“I think I’ve ruined my brain.” Eric, my husband, and I were sitting outside on the deck late one afternoon.

“What do you mean?” he asked.

“It’s so hard to hold a single thought, to focus on one thing. It’s like my brain is constantly bouncing in different directions all the time.”

And then, like he was being paid to do it, a squirrel ran across the yard in front of us. Our dog, Moose, who had been laying quietly at my feet, bolted to action and sprinted across the yard.

“Squirrel,” I said, following him with my eyes. No matter what Moose is doing, a squirrel cannot be ignored. It must be chased.

And that is how I find my mind these days, with squirrels presenting themselves in the form of emails, text messages and Facebook messages and the ability to instantly seek the answer to any question that crosses my mind. Hmm, I wonder what the weather will be today. Hmmm, I wonder if Melissa had her baby. Hmmm, I wonder if all dogs chase squirrels or just mine.

We’ve become so proficient at moving quickly from one thing to another that we’ve sacrificed our ability for deep and meaningful thought. Our reduced attention span has been well documented in recent years. In an oft-cited study from Microsoft, the average person has an attention span of eight seconds — which, researchers say, is less than that of a goldfish.

I believe it. Before the advent of social media, back when I used to write first drafts by hand on a long legal pad rather than on the computer, I had a reliable three-hour attention span. I could dig deep into a project, focus intently and do my best work for three hours after which my brain was tired and I needed a break. But wow, the work I could produce during those three hours.

These days, getting to that place of genuine focus and deep work is far, far more challenging. There are all of the added responsibilities of life, all of the things that ring and ping and demand our attention, and the fact that we have retrained our brains to crave the quick hit. We consume bite-sized bits of news and information, read most things for less than a minute and scroll through social media feeds barely registering 90% of what we see. And we live our lives on temptation island. The computer on which we work offers up all measures of distraction all the time. Looking at my screen right now, there are eleven tabs open across the top and 26 icons just below the words I am typing. When I hit a block in my thinking it is oh so easy to simply click away or think, maybe there’s some research I haven’t seen on this topic that I should look at or wonder how was the engagement on that video I posted yesterday?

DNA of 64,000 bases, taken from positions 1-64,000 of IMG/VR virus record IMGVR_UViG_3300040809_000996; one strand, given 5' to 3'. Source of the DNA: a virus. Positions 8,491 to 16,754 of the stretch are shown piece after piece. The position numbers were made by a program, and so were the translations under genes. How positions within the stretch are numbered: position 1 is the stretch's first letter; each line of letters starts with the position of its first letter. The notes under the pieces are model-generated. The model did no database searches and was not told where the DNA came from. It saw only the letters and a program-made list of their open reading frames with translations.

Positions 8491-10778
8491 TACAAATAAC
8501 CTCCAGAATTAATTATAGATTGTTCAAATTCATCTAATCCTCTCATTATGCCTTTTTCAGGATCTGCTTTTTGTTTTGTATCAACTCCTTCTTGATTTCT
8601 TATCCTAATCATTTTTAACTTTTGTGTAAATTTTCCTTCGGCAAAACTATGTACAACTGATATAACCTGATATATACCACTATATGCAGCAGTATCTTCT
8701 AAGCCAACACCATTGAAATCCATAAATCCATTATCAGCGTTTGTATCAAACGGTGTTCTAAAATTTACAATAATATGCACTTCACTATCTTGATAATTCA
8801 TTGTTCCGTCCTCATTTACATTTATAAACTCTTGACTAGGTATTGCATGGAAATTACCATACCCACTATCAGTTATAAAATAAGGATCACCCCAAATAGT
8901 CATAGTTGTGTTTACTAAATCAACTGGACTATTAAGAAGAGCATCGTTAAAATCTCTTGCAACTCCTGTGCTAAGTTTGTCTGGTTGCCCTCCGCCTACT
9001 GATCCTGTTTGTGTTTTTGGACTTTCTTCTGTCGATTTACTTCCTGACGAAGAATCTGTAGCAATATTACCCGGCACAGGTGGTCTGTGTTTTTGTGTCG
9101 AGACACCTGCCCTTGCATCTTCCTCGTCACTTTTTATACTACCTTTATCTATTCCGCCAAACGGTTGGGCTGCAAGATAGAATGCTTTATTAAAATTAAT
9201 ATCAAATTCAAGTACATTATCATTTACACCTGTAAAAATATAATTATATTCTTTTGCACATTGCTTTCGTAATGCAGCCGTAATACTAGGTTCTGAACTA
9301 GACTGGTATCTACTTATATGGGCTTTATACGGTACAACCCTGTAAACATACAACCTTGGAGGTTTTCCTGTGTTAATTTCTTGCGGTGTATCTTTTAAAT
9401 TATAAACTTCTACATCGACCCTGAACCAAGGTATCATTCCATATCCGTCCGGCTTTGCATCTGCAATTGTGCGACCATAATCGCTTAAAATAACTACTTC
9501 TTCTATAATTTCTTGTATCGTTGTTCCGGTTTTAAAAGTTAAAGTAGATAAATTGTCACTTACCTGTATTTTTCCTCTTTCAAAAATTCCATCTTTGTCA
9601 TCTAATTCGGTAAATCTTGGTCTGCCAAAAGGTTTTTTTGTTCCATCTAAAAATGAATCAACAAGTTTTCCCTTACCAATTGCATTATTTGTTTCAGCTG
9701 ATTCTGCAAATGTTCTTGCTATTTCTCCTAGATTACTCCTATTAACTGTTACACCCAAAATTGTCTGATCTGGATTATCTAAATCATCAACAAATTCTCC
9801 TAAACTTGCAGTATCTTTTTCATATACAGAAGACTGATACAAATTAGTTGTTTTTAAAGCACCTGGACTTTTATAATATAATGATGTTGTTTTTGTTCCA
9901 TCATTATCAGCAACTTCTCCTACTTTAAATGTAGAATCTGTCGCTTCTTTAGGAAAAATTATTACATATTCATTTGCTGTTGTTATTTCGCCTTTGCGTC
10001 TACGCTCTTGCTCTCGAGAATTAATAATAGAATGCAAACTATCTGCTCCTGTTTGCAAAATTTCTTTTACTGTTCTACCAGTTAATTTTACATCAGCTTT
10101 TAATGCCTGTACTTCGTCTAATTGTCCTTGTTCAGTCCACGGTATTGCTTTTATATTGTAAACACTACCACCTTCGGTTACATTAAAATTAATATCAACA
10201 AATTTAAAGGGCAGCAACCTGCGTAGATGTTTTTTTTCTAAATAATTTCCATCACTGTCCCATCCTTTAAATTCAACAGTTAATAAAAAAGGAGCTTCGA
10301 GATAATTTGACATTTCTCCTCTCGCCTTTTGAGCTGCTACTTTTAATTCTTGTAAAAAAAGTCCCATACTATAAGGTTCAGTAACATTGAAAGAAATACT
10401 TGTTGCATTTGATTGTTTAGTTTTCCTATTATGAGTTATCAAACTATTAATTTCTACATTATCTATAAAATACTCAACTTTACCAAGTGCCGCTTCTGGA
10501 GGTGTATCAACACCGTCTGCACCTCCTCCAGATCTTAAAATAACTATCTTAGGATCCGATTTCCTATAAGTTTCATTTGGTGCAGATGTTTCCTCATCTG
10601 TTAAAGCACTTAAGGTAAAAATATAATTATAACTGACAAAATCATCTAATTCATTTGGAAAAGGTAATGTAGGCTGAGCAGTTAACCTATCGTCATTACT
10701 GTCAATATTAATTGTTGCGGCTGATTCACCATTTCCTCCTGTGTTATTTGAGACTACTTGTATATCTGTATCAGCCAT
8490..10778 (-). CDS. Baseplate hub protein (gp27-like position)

So what are we to do? Is it possible to rebuild our attention and increase our focus in this always-on, hyper-connected, overscheduled, constantly pinging world? 

The most recent brain research suggests that our brains form new neural pathways throughout our lives and that means you absolutely, positively can retrain your brain for better focus. Here are seven ways to do that.

  1. Recognize that your brain, and ability to focus and concentrate, is like a muscle you can strengthen. Force yourself to focus. When you are working on a project and you find yourself tempted to click over to social media or hop into your email, acknowledge the urge and gently bring your mind back to the task at hand. Over time, this alone will help to strengthen your focus.
  2. Create as distraction-free an environment as possible. What this looks like will be different for everyone. For some people who work at home, it might mean heading to a local coffee shop away from the distraction of household chores. For others, it might mean silencing all of those pesky notifications and closing your email. 
  3. Nurture habits that foster concentration. For instance, if you are striving to concentrate on writing, set aside a specific time of day and create rituals around it. Decide that you will write each day between 6:00 and 8:00 am, after you fix yourself a cup of tea, put on your favorite writing sweatshirt, and queue up some Chopin in the background. Same routine, every day.
  4. Build up. I want to build back up to three hours. I’m starting with the Pomodoro technique, a productivity technique developed in the early 90s by author Francesco Cirillo. The approach is simple: set a timer and focus for 50 minutes. When the timer goes off, take a 10-minute break. If even 50 minutes feels like an eternity, begin to strengthen your focus muscle by reading slightly longer articles, books and stories. Set a 10-minute focus timer. Tomorrow, set it for 11 minutes.
  5. Have an easy way to capture distracting thoughts as they come to you so you can revisit them later. For me, whenever I’m working, I have an open notebook and a pen right beside the computer. If a thought, most likely a “to do” pops into my mind, I capture it in my notebook and quickly get back to what I’m doing. 
  6. Mediate. Mediation is a form of exercise for your mind. Do it even when you don’t feel like it. Do it even if you think you are bad at it. Do it because, over time, it is one of the very best ways to strengthen your focus muscle.
  7. And finally, one of the first and best things you can do is walk. Taking a 30-minute walk, away from your computer and the competing responsibilities of your home or office is an ideal way to begin to rebuild your focus. Research shows that exercise improves focus for two to three hours even following the exercise and, at least in older women, a fascinating study shows that a regular walking program significantly increased the size of the participants’ hippocampus in just six months.

The most important thing is to remember that it takes work to protect your brain and your concentration. But that is work that will pay off.